Introduction to Party Games
Board gaming is an activity that can fulfill our need for social interaction…
Games can offer us an entertaining way to connect with family, friends or co-workers. Thankfully, there are a whole host of game titles designed to facilitate almost any group size, from 1-2 players all the way to 20 or more. So, if you’re planning a gathering or an outing with a largegroup of friends, you can rest assured there are a lot of great games available to make your time together exciting and memorable.
In board gaming parlance, games that accommodate a large number of players are frequently called ‘Party Games’. Choosing the right party game for a gathering of diverse personalities can be tricky. If you get it right, your choice of game can keep everyone entertained and interacting. Get it wrong, and the evening may devolve into bored yawns and people glancing at their watches wondering when it be might socially acceptable to leave. Hopefully, I can help you to find just the right game to make your next get-together a resounding success.
So, what defines a good party game?
The most important aspect is the number of players who can play. As a general rule, party games are designed to cater to groups of 6 or more people. Some games can handle up to 12 players. In many games, it’s even possible to increase that number by playing in teams. However, there is such a thing as too many people. In my experience, a game with more than 15 people playing at once can be a challenge; the more people around a gaming table, the more difficult it is to a.) see what’s happening on the board at the center of the table and b.) to interact with players on the periphery. So, if you are hosting an event with 20-30 people, you might be better off dividing them into groups and having them play two separate games.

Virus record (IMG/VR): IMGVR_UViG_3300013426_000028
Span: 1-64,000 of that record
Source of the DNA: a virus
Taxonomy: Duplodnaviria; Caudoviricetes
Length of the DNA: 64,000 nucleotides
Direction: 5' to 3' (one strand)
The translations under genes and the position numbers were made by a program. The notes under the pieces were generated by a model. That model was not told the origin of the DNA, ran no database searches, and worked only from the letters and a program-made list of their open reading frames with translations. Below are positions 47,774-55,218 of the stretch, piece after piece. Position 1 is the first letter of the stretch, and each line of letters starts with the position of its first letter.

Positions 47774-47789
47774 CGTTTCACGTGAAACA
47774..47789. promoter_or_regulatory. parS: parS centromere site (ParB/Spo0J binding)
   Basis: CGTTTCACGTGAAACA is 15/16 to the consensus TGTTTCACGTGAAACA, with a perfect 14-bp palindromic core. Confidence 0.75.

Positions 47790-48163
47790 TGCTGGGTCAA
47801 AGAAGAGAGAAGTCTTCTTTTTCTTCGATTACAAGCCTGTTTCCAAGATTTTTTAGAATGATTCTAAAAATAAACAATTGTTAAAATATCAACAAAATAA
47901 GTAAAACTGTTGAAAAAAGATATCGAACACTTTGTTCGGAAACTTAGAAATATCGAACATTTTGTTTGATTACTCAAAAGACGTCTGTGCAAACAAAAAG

Another aspect is rule complexity. The majority of party games are based on a very simple set of rules that can be explained easily and learned quickly. More often than not, the rule book will be a single page. Any more than that and the group will begin to lose interest and divert their attention elsewhere. This is where board gaming meets crowd control. Choose a game that is easy to understand. Especially if your group contains 8 or more people.
When it comes to keeping the attention of a large group, the next aspect you might want to consider is the length of gameplay. Most successful party games are relatively short. The bulk of them will last about 20 minutes. “Well”, you might say, “that will be a disappointingly short gaming party”. Not necessarily. In my experience, groups playing a short but exciting game are more likely to want to play it over and over again. All the more if the game requires a designated individual to lead, guess or give clues each round as everyone will want a chance to be the person of interest.
Speaking of putting people on the spot, I would like to share my personal strategy for drawing people into a new game: If it’s a game that requires a single individual to take the hot seat, I choose someone who I feel might be socially comfortable to take that role as the first player. I often try to get a sense for the right candidate while I am explaining the game. Sometimes I might even choose myself as the first player to get the ball rolling and to lower the group’s anxiety level by demonstrating how easy a turn can be. There’s always a someone who will state that they would rather ‘just watch’. Be comfortable with that. In almost all cases, those individuals will join in once they have watched a round being played and realize that it is neither scary nor complicated.
As the person hosting or organizing the party, it’s wise to consider your audience. One of the more successful party games of recent history is ‘Cards Against Humanity.’ The goal of this game is to create situational humour using shocking or offensive language. There are plenty of games on the market that have followed this trend. These types of games can be appropriate and fun with the right crowd but have the potential make some people rather uncomfortable. The same goes for games that rely heavily on puzzle solving or conversational skill. These can be a big hit with people who enjoy these kinds of mental exercises but may be disappointing for those looking for some light entertainment and laughs.
In my opinion, a good party game can make any group gathering an engaging and fun experience. So, the next time your group of friends are trying to decide what to do together, why not suggest a board game?
I’m often asked for group game recommendations. Here are my favourites:
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